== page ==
From High Desert to High Winter Fashion
February 25th, 2018 by Kathy Ursprung

Olympians and U.S. ice dance champions Maia and Alex Shibutani model
Team USA’s closing ceremony garb.

Imperial Stock Ranch provides warmth and style for Winter Olympians

The 2018 U.S. Olympic and Paralympic teams were warmed by a little bit of Wasco County, Oregon, sunshine during their stay in chilly PyeongChang, South Korea, for the 23rd Winter Olympic Games.

“For me, wool is harvested sunlight,” says Jeanne Carver, owner with her husband, Dan, of Imperial Stock Ranch in the high desert of southern Wasco County.

The ranch’s wool was a key material used in the Team USA uniforms.

“Wool is a miracle fiber that is the best natural insulating fiber that exists,” Jeanne says. “Grazing animals play an integral role in healthy grasslands. They convert the sunlight energy in plants into new forms of protein that provide life to humankind as food, clothing and shelter. As grazing animals bite plants, that action stimulates plants to produce more seed, increase root development and biomass above and below the soil.”

This was the second Winter Olympics in which Polo Ralph Lauren used Imperial Stock Ranch’s wool.

“We are very humbled, as well as proud, of being a small part of Polo Ralph Lauren’s Olympic uniform program,” Jeanne says. “It will always be special, and seems like a miracle.”

Polo Ralph Lauren used about 25,000 pounds of raw wool for the knit items in the Team USA uniforms.

“Not all of the wool for the uniforms came from Imperial Stock Ranch, but Imperial Stock Ranch remains the core of the wool supply behind the branded yarn production,” Jeanne says.

Following the 2014 Olympics, Polo Ralph Lauren maintained a relationship with Imperial Stock Ranch on other projects. The relationship has changed a bit since then, however.

“In early 2015, National Spinning Co., Inc., one of the strongest spinning mills in the U.S., proposed a licensing partnership based on the value of Imperial Stock Ranch’s rich history,” Jeanne says.

The two venerable companies—National Spinning was established in 1921—launched their Imperial Stock Ranch American Merino program later that year.

“Ralph Lauren liked the model and chose those branded yarns for their 2018 Olympic uniform program,” Jeanne says.

At 147 years old, Imperial Stock Ranch is even older than the Winter Olympics—old enough, in fact, that the headquarters of the privately owned ranch is a national historic district.

Sheep, cattle, grains and hay are sustainably produced on Imperial Stock Ranch’s 32,000 acres.

Ralph Lauren found Imperial Stock Ranch when it searched out American yarns in 2012 for the Olympics uniform program. The ranch’s heritage and sustainable practices were factors in the Carvers’ favor, Jeanne says.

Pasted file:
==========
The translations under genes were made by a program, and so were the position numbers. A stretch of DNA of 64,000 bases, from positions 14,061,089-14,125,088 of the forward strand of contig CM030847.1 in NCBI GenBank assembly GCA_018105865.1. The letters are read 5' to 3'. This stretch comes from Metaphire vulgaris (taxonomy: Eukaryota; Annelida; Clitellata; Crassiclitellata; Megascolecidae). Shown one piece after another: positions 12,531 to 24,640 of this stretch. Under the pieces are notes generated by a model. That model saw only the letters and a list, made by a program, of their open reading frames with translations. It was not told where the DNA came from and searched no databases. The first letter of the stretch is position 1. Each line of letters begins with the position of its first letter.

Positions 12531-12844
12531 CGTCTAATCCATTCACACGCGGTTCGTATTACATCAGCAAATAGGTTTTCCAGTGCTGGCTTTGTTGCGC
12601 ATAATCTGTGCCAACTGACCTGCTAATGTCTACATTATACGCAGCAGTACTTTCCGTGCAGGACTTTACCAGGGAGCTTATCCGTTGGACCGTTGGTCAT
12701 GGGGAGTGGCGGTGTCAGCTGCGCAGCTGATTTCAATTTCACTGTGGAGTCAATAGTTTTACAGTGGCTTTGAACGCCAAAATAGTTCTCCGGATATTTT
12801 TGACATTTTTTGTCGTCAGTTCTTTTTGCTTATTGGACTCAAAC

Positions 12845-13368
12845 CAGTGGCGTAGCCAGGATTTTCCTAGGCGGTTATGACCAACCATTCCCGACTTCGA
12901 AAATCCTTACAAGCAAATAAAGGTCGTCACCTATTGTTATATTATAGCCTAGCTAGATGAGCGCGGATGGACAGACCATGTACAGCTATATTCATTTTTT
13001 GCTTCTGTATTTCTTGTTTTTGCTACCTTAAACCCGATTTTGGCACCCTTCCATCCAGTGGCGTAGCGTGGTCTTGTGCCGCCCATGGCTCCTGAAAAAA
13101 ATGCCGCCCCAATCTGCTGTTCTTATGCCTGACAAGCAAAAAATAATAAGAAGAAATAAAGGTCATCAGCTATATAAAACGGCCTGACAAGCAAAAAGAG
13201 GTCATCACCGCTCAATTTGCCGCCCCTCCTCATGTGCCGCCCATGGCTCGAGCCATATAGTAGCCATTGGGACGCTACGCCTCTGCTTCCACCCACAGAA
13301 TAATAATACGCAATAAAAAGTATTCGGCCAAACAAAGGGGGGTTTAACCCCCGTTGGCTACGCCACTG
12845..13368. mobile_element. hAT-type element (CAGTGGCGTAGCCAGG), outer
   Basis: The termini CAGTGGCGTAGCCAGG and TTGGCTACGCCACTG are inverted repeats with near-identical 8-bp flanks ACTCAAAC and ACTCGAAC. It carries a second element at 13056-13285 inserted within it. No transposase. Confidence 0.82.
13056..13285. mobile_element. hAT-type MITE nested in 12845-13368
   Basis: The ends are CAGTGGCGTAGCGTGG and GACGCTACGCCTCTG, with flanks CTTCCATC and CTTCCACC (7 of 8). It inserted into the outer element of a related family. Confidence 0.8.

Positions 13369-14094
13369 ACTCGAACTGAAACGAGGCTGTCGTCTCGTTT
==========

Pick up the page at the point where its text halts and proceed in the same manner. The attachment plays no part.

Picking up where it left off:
“Being able to deliver a quality yarn product was also necessary,” Jeanne says.

Four of the five opening and closing ceremony knit items were 100 percent wool. The fifth was 70 percent wool and 30 percent American alpaca.

From design and distribution to manufacturing and marketing, the parade ceremony uniforms worn by Team USA athletes were produced in the United States. More than 500 athletes and staff were outfitted for the Olympic Winter Games. For the Paralympic Winter Games, more than 200 athletes were outfitted.

Polo Ralph Lauren worked with nine manufacturers in the U.S. to create the opening and closing ceremony uniforms. They included traditional materials such as wool and denim, but also featured advanced technology designed to keep the Olympians warm during the chilly Korean winter.

The opening and closing ceremony uniforms were individually tailored gifts to each athlete. Eleven tailors and two stylists had four hours to fit and tailor the parade uniforms.

The Carvers have been able to bring international attention to their corner of Wasco County, and their association with Polo Ralph Lauren has helped them forge new alliances. At home on the ranch, the Carvers are strongly focused on the legacy they are protecting.

“It’s both sobering and inspiring,” Jeanne says. “We work on land and in buildings that have been here so long. We are grateful, and often reminded that we are temporary. There’s a constant awareness of the responsibility to do a good job of managing natural resources to ensure the future.

“The timelessness of the activities—and the endless cycles of the seasons and year—provide belonging, work of value and a sense of purpose. It’s a good life.”